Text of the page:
Food of the Magic Kingdom (Amalfi Coast)

Ravello at Villa Cimbrone

Ravello at Villa Cimbrone

One of the ladies that came on the trip to Italy – Bonnie — said she felt like she had visited a magic kingdom. I’d been to the area lots of times but it is ALWAYS a surprise to the eyes. Wherever you turn you are stunned with beauty. It is indeed MAGICAL.

entering Capri by boat

entering Capri by boat

And then there’s the food. The sparkling sustenance you devour while your head reels with splendor. No wonder tourists descend. Everyone wants a piece of it. I try to soak up many eyefuls, palate delights, secrets and memories as possible. Then when I get home I use it as soul fuel for at least 6 months (until it runs out).

Here are some of the stand-out dishes from this trip. Starting with my all time fav and the first thing I ordered:

spaghetti vongole- my FAV

spaghetti alle vongole- my FAV

 

And this tastes even BETTER than it looks…

Risotto pesce

Risotto pesce

 

…just KNOCKOUT…!

Fried calamari & shrimp

Fried calamari & shrimp

 

We cooked this in our Ravello cooking class at Villa Maria…

sea bream in acqua pazza

sea bream in acqua pazza

 

An appetizer elevated to the gorgeous-ness of the local ingredients…

prosciutto and melon

prosciutto and melon

 

Here are 2 desserts particularly Napolitani!

pastaciotto

pastaciotto

Sfogliatelle

Sfogliatelle

 

Every morning you must have….

un cafe and un cornetto

un cappuccino and un cornetto

A Quick Recipe for Fresh Figs (They’re in season!)

Ripening fig in the backyard

Ripening fig in the backyard

I LOVE fresh figs. Night and day between fresh figs and dried figs. Different animals entirely. (Different taste, too.) Dried figs are tough, leathery, brown. Fresh figs, are soft, pink, luscious, Quite sensual, actually. We’ve got a fig tree in our backyard–not huge–but this is the first year more than three figs have ripened. I’m getting 5-6 spectacular figs a week.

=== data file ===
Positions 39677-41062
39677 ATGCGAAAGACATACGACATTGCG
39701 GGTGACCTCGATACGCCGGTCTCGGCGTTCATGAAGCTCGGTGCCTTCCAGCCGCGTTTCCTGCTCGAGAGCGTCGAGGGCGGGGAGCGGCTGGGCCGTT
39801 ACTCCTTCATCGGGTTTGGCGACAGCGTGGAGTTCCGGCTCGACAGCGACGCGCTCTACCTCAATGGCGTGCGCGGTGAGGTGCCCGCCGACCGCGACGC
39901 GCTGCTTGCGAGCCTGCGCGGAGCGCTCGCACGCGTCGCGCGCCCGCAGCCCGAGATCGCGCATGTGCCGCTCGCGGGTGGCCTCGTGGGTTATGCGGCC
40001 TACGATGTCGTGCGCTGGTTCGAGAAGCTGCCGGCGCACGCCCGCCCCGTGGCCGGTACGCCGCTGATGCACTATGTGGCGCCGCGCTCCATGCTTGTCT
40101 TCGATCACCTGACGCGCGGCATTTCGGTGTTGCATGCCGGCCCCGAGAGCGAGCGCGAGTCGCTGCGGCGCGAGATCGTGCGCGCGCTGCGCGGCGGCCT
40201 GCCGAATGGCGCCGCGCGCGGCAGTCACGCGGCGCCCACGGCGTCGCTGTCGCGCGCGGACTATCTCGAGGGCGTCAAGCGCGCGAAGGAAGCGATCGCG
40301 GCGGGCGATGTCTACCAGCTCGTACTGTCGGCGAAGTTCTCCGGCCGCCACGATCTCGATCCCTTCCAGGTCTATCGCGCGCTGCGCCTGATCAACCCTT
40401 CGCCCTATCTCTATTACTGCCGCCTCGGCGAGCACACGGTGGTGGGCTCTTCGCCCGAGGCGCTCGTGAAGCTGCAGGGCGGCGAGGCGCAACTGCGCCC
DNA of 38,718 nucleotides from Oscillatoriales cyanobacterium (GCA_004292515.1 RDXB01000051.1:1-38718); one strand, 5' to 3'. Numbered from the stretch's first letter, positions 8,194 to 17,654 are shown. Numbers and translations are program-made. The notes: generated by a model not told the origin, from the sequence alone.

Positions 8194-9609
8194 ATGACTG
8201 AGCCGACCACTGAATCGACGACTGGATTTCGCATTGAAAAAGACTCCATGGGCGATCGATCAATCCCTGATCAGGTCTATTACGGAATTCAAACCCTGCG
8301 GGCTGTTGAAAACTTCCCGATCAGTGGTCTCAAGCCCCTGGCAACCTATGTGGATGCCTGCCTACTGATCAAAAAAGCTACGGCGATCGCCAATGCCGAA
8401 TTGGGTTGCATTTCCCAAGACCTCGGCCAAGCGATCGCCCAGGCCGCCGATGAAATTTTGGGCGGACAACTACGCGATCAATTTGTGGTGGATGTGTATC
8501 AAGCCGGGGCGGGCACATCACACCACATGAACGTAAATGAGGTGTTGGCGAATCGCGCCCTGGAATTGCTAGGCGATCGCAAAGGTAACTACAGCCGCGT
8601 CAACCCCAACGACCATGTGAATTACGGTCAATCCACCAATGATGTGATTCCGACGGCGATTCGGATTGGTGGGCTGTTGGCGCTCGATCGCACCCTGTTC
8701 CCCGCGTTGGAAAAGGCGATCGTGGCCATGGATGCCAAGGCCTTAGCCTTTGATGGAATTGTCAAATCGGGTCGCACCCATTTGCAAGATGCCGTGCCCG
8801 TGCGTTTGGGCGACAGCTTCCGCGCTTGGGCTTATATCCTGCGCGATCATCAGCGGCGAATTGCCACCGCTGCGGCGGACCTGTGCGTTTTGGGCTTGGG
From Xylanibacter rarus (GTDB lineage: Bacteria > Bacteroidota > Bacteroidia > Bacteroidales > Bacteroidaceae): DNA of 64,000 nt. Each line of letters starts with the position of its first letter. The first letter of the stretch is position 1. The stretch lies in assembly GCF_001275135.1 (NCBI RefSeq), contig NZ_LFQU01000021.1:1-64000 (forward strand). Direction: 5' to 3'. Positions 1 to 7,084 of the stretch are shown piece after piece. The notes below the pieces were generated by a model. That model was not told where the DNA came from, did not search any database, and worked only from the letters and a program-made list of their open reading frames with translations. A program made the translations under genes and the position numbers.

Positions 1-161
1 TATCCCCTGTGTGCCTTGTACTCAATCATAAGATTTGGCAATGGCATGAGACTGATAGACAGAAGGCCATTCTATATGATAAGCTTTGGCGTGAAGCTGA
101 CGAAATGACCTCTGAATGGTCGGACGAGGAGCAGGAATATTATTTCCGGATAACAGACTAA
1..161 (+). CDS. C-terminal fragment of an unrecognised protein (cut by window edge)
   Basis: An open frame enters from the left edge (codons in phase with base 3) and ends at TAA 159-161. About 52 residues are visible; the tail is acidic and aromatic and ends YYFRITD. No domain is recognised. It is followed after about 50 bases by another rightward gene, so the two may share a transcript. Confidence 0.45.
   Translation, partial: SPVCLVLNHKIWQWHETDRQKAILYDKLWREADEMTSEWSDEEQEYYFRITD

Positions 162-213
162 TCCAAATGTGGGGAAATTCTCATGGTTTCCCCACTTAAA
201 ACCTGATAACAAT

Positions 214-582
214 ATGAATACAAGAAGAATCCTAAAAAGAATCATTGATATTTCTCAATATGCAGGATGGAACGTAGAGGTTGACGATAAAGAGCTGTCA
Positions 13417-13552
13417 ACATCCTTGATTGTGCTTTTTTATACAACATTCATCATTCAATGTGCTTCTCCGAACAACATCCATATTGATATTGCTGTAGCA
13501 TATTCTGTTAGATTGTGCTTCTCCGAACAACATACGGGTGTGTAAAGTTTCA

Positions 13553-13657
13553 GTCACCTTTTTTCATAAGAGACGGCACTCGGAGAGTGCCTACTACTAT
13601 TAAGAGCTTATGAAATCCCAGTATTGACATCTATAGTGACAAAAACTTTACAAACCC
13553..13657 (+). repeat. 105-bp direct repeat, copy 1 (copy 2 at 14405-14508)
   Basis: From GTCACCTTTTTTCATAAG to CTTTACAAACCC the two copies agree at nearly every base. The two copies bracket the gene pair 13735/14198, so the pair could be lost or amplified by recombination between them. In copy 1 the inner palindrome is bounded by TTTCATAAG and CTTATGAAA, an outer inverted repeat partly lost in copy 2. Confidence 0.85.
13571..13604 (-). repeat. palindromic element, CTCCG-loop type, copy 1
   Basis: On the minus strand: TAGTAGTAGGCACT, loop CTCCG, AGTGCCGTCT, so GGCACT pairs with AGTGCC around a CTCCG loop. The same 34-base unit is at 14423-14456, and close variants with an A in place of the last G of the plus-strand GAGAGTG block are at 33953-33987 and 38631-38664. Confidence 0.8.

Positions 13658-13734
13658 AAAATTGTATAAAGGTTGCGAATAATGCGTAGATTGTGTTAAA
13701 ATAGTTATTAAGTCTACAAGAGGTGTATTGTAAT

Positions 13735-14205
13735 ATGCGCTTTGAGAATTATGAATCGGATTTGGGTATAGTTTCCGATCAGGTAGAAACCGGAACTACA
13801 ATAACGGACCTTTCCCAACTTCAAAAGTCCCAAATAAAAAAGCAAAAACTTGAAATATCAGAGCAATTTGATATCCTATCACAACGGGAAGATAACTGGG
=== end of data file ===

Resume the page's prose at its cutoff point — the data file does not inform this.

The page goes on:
But I remember a giant fig tree in Italy. As large as a 2-story building. It grew in the tiniest of hilltowns in Emilia Romagna. I was visiting a friend of the family, Marco, who lived in one room on the second floor of a small stone building. A single bed, nightstand, a few shelves of books, a hot plate with an espresso pot, and a heavy wooden dining table in the middle of the room were all the furniture and amenities he had. Downstairs in an adjacent building was a bathroom he shared with his parents who lived in the building across the way.

Dinner was brought up the steps on platters by his mother (remind me to tell you the mammoni story one day: about middle-aged Italian men who still live with their parents!). She brought a pile of locally made pasta in a deep delicious tomato sauce. And for dessert: a 5-inch high cake of fresh ricotta with local honey. And, of course, crusty bread.

As we sat at the table for a few hours, eating, drinking, and espresso then brewing, I was entranced by the open window. It framed the tall, full, laden-with-fruit fig tree. Next to it a bright street lamp lit the tree attracting moths. Bats zigzagged through the light, catching moths, while the fig tree stood witness to the splendid night (as did I).

Fresh Fig Recipe 1-2-3

5-6 fresh figs, cut in half or quarters if very large

1 cup mascarpone cheese

1/4 cup minced mint

1/4 cup honey

1/4 lb. thinly sliced prosciutto

salt to taste

Smear a little mascarpone on top of each cut fig piece. Sprinkle with a little salt. Sprinkle with some minced mint. Add a small dollop of honey. Wrap fig in a piece of prosciutto cut to fit the size of the fig piece. Serve.

Fig Tree

Fig Tree